NC Budget and Tax Center

Newest Senate Tax Plan shifts tax load to low- and middle-income families

The newest (5th version) of the Senate tax plan is said to be a modified version that addresses various concerns in early versions of the plan. Nevertheless, the bill maintains its core elements – huge tax cuts for the wealthy and profitable corporations and significant revenue loss – and returns to expanding the sales tax to more goods and services (though not as comprehensive as one of the earliest versions) in an effort to reduce the revenue loss slightly from the prior $1.3 billion to now nearly $1 billion.

The repeated claim made by Senator Berger and proponents that all taxpayers would see an income tax cut under the modified tax plan is simply not true. Cutting the personal income tax rate may appear to benefit all taxpayers but it doesn’t and the tax plan has many other moving parts that will shift the tax load to low- and middle-income taxpayers. For example, by eliminating the personal exemption allowance, the state EITC, and the additional standard deduction allowance for seniors, many taxpayers fare worse under the newest Senate plan compared to current tax laws.

Below are examples of particular taxpayer profiles in which the taxpayer would pay more in income taxes under the newest Senate plan. And because the plan taxes more goods and services, low- and middle-income taxpayers would pay even more in taxes – both directly and indirectly – because they spend more of their annual income on goods and services subject to sales and excise taxes.

**NOTE: The tax rate cut does not benefit all taxpayers. Many low-income folks pay $0 now and would pay $0 under the new plan. If the plan had a state EITC, these taxpayers would get a refund.

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The newest Senate tax plan follows the same approach of increasing the tax load to low- and middle-income taxpayers – particularly those with children – while North Carolina’s richest taxpayers would get a huge tax cut. A better way to look at the population level impact of this plan is to use an economic incidence model.  This method tells us that the Senate tax plan fails to address the state’s upside-down tax system and instead tilts it even more to favor wealthy individuals and profitable corporations, in which 56 percent of the net tax cut would go to the richest 1 percent of taxpayers.

This scenario is unacceptable for North Carolina.

5 Comments

  1. Doug

    July 9, 2013 at 5:37 pm

    So that $12 to $15 is earth shattering how? I congratulate you on having the guts to publish what little effect this has on the general population. This is a lot of hysteria on the part of progressives for such a little change….hardly even worth the time it took for Cedric to write the post.

    As RJ said, just skip McD’s a time or so a month and you are good….and you get to do the progressive thing and contribute to the government that is so needed. (Plus we may cut down on the obesity rate a bit).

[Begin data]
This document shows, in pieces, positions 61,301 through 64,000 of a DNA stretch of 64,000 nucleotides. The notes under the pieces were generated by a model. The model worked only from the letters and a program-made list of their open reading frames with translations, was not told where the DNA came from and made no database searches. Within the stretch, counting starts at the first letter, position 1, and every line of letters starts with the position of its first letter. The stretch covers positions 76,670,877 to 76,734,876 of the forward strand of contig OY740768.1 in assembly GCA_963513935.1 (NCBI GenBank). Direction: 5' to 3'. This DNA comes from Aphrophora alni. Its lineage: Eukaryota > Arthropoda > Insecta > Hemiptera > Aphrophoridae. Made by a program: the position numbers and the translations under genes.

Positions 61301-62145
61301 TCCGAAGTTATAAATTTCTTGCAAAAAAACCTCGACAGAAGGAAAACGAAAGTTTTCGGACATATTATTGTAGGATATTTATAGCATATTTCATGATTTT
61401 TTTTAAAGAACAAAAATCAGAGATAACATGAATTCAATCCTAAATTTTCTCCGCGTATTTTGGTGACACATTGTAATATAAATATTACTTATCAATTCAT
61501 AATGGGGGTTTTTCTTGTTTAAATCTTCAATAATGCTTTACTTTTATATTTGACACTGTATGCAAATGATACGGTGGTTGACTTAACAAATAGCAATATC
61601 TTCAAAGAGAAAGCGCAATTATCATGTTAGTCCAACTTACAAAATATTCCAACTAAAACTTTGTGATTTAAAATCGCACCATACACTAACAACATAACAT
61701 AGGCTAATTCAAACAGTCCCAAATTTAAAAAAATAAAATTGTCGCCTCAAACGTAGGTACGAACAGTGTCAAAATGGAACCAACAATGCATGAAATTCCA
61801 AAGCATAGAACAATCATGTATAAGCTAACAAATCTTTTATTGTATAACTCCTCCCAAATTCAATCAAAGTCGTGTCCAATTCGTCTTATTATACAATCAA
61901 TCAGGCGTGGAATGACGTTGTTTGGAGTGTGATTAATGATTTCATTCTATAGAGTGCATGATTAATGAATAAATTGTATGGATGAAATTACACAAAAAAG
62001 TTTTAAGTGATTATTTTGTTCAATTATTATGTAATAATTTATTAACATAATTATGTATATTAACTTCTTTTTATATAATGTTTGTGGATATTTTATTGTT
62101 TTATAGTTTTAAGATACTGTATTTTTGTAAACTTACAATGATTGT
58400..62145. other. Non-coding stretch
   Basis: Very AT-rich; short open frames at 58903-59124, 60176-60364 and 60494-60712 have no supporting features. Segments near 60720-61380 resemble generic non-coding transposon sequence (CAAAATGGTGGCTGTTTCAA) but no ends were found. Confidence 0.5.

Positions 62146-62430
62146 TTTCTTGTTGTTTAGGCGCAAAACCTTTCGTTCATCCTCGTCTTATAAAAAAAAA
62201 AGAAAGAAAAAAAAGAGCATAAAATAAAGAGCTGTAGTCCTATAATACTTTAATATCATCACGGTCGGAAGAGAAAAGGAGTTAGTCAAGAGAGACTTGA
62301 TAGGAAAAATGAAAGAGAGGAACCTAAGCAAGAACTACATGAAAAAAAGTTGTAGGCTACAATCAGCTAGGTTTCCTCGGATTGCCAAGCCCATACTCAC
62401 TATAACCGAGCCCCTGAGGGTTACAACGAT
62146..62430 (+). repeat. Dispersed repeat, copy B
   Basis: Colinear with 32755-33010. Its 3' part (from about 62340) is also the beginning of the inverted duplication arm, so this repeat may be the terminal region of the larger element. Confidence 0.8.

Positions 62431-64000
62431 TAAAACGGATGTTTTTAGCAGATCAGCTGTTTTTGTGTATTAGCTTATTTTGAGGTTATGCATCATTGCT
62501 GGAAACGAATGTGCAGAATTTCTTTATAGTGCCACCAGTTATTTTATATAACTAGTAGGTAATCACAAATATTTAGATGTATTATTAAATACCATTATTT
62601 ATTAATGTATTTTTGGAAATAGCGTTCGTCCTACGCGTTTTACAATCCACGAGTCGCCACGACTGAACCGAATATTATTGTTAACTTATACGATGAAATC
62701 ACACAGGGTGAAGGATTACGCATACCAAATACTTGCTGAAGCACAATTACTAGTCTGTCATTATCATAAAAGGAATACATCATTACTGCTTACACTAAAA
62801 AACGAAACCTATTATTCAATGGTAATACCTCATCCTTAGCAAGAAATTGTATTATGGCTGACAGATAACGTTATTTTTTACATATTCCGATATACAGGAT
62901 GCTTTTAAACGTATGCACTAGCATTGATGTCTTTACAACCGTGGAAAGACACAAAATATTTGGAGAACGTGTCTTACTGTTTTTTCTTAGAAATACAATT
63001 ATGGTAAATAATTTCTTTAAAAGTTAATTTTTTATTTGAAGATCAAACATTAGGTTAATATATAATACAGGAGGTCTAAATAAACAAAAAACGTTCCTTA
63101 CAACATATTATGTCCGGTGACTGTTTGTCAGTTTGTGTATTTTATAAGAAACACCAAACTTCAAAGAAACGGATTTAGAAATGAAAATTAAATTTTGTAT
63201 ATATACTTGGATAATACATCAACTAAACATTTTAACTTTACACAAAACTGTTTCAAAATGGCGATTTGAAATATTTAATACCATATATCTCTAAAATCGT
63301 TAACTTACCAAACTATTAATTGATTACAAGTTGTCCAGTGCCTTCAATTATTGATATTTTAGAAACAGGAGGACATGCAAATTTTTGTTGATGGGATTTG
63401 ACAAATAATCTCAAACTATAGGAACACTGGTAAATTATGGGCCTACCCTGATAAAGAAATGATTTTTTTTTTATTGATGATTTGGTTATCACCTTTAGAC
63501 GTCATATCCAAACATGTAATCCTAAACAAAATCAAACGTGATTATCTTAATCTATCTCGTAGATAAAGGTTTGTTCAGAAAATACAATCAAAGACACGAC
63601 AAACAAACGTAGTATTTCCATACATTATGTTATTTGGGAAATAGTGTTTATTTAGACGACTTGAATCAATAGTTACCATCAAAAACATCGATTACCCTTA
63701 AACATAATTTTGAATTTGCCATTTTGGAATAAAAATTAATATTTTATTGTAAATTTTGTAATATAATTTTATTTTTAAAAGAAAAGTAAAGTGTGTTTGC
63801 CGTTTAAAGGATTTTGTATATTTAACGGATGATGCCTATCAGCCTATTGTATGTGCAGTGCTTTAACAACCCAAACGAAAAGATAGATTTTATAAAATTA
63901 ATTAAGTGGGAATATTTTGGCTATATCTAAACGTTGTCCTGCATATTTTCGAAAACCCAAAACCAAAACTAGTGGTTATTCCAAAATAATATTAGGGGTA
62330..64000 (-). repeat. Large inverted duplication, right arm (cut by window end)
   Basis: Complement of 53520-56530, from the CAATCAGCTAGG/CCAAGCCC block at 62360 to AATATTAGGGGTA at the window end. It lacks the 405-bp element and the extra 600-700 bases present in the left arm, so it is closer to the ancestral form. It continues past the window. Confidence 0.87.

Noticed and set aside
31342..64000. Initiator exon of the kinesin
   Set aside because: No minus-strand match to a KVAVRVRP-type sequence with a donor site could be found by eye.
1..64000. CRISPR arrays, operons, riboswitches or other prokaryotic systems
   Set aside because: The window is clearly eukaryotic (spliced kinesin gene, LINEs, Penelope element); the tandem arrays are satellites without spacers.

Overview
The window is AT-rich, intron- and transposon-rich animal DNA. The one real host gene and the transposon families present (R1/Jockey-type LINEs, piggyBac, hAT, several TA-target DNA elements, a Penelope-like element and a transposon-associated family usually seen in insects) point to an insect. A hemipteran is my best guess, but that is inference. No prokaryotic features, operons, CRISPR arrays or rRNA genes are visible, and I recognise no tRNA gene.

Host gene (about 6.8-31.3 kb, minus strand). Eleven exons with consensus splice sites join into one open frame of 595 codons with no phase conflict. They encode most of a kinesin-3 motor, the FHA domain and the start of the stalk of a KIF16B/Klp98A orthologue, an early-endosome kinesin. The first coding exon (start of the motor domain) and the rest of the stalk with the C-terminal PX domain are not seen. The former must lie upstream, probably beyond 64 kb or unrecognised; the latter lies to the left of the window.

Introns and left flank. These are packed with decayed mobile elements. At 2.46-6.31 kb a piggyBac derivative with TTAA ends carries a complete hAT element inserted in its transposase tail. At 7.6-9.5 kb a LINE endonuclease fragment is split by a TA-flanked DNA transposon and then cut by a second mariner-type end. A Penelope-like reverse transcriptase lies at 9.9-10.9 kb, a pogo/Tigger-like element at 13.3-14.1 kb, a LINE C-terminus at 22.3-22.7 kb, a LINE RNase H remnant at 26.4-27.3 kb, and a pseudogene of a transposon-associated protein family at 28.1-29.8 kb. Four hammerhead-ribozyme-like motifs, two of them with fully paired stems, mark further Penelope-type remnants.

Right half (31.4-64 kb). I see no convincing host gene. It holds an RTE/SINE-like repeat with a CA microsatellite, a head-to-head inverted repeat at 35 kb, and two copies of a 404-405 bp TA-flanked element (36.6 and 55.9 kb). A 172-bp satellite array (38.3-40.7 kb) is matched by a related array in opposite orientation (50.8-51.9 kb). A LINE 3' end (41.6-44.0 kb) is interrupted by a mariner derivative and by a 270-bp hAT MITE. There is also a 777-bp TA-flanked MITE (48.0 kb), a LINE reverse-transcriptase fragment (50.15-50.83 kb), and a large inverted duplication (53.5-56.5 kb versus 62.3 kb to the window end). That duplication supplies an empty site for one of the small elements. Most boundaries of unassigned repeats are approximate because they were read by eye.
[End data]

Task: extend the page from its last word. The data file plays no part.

2. RJ

    July 9, 2013 at 8:08 pm

    Doug: My point, of course, to any sentient reader, was that you would pay $15 more a month while a rich, self-employed individual would save some $700 a month. You are not sentient so I guess it went over your head.

  3. Doug

    July 9, 2013 at 9:06 pm

    So why begrudge one over the other? Why is it such a bad thing? Heck, when all those people saving the $700 go out and buy say the big screen TV, some home improvement item, or whatever…then it stimulates the economy. When the person pays the $15 more and it goes back to them with the continued government perks…that too in the progressive view is benefiting the economy. When this thing passes….it is a win win for sure.

  4. Susan Moses

    July 10, 2013 at 8:38 am

    It’s not a “win win for sure” if that $15 is part of a paycheck that has no breathing room and in most cases this money will literally be taken “out of the mouths of babes.” This new plan borders on the immoral and to compare buying necessities and food with buying a big screen TV speaks volumes about the skewed perspectives and priorities of those who are happy as pigs in slop about this plan.

  5. Doug

    July 10, 2013 at 10:22 am

    Sue-sue,
    You are being a bit overly dramatic, there are plenty of government perks out there to keep the “starving babies” from being in that sitution. Why did you know we extend food stamps to those people…to the tune of more people get them than actually are working in this nation? There are few poeple in this nation “starving” than in any other nation on earth. And both of those facts are almost unprecedented by the way.

    Also, maybe you need to have your clergy to start working and promoting a food bank….that could do a lot more good than hootin’ and hollerin’ on the next Money Monday. Or maybe you could start donating to the food banks rather than doing your own hootin’…I take food to my local food bank, how about you libs step up rather than whining all the time. Personal responsibility should not be related to the government or taxes. I know, how about you get Barber out there soliciting bringing food to his Monday hootfest….not for him to eat, but to take to local banks…..at least that would do good rather than harm to NC.